Thursday, April 19, 2012


Oh those fabulous fifties…when people were so naive they didn't know what "double entendre" meant…and when corny wordplay got grins instead of grimaces. Previously, semi-sophisticated fellows such as Dwight Fiske and Charley Drew performed "party songs" in front of elegantly dressed drunks in expensive nightclubs. But in the 50's and 60's, Las Vegas lounges and bars all over the country were hiring whiz-bang entertainers to sing dumbed-down ditties. 78's that guys like Fiske sold secretly via his own label, were replaced by rude long-players that emerged from "under the counter" to get stocked in high-profile bins at respectable record stores.

It was basically the difference between Laurel & Hardy and Abbott & Costello…the tradition of suit and tie Music Hall giving way to the baggy pants comics schooled in Burlesque. Bud Abbott called his style of comedy "lay it in their laps," and that's what simple-minded pun songs were all about, from "Everybody Wants My Fanny" (Benny Bell) to "The Biggest Kanakas In Hawaii" (Sophie Tucker), to "The Half-Fast Waltz," which was covered by every hack in the business.

Billy Devroe was based in Florida and was probably the only artist on the Tampa record label. He and his Devil-aires have not gotten much credit for being distinctive comic singers…and don't expect any here, either. But that's why they are the download choice for an example of easy listening lewdness…they are very much under-appreciated. Except by some record store owners who are charging $10 or $20 because of the record jacket, and not the vinyl inside. Most Devroe releases (along with Bert Henry and others) featured nudie cuties on the cover. But this won't last. Fewer and fewer people care about album jackets any more. They figure a jpeg of an album cover flashing on a computer screen is good enough. Here at the old blog, that thinking sounds half-fast.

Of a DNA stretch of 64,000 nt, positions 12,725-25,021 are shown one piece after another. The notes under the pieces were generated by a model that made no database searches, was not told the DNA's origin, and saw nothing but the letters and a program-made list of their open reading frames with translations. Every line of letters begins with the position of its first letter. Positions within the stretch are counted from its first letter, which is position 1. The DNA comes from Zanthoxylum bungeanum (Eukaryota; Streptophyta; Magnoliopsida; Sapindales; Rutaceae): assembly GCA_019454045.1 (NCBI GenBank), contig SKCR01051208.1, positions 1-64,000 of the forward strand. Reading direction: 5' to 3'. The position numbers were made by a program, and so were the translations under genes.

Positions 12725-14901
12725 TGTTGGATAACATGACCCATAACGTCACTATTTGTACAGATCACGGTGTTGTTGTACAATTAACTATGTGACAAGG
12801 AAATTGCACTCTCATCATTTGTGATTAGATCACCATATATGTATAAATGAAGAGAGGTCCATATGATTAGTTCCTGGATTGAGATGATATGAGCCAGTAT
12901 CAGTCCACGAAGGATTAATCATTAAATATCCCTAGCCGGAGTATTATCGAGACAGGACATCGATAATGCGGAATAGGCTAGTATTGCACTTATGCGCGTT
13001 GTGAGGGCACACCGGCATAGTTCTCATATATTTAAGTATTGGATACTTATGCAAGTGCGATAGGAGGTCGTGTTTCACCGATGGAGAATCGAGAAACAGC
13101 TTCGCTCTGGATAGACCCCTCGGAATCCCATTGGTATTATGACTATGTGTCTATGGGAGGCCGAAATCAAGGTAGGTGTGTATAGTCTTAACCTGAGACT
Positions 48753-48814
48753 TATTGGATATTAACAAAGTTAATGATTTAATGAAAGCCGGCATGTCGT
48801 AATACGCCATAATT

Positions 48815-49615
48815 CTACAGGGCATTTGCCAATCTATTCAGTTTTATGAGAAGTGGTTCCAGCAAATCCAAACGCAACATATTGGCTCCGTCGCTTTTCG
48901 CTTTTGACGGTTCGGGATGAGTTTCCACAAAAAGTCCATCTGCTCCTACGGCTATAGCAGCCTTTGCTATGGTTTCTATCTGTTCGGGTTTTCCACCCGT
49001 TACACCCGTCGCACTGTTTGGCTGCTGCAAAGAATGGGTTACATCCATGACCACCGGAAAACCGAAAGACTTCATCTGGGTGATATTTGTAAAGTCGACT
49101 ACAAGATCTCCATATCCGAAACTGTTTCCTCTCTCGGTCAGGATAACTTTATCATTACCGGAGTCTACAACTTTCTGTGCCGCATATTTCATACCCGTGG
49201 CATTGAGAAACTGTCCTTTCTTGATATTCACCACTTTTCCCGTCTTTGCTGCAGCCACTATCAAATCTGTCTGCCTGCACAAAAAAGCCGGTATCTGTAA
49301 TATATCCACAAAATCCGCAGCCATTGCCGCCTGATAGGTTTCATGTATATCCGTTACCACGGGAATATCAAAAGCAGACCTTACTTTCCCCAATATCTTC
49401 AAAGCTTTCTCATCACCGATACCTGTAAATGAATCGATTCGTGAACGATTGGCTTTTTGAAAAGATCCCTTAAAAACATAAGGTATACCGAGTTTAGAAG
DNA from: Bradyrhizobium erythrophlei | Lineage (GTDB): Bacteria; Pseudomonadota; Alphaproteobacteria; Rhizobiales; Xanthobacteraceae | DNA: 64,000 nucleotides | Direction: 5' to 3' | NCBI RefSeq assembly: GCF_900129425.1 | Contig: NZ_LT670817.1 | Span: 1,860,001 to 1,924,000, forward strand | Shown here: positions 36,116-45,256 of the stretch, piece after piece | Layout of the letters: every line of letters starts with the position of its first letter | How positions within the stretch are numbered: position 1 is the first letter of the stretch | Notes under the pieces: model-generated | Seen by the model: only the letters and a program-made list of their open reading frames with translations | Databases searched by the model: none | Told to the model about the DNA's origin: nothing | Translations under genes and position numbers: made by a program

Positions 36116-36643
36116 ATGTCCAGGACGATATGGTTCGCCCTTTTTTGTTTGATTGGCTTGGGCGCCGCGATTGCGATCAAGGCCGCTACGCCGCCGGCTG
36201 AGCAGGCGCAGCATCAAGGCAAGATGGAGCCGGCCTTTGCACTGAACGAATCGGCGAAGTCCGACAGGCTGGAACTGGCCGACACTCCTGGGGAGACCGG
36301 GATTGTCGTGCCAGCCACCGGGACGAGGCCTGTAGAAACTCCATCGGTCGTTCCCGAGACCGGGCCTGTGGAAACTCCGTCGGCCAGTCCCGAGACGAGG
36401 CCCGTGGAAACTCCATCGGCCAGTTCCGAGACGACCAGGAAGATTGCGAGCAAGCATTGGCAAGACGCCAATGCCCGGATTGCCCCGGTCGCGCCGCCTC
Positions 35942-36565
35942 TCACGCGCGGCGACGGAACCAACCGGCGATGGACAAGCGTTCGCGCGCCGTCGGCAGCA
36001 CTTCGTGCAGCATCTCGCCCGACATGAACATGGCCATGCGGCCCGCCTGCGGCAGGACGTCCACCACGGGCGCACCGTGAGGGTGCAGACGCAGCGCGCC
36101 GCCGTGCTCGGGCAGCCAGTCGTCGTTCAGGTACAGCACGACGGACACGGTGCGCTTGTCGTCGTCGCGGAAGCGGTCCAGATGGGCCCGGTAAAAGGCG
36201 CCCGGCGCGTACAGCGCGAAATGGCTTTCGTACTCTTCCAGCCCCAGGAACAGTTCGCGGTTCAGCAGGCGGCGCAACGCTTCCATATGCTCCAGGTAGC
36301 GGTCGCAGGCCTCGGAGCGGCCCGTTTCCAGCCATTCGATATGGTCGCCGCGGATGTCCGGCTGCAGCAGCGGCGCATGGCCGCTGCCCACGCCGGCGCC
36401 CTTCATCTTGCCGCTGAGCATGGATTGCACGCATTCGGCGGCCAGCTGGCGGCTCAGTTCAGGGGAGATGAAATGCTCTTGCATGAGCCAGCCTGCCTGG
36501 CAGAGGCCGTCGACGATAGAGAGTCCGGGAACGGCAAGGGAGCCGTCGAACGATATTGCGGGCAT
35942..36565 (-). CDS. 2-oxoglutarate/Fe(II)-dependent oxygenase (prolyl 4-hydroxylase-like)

THE HALF-FAST WALTZ Instant download or listen on line. No capcha codes, no demands to pay premium account money to thieving Kim Dotcom-types in foreign countries.

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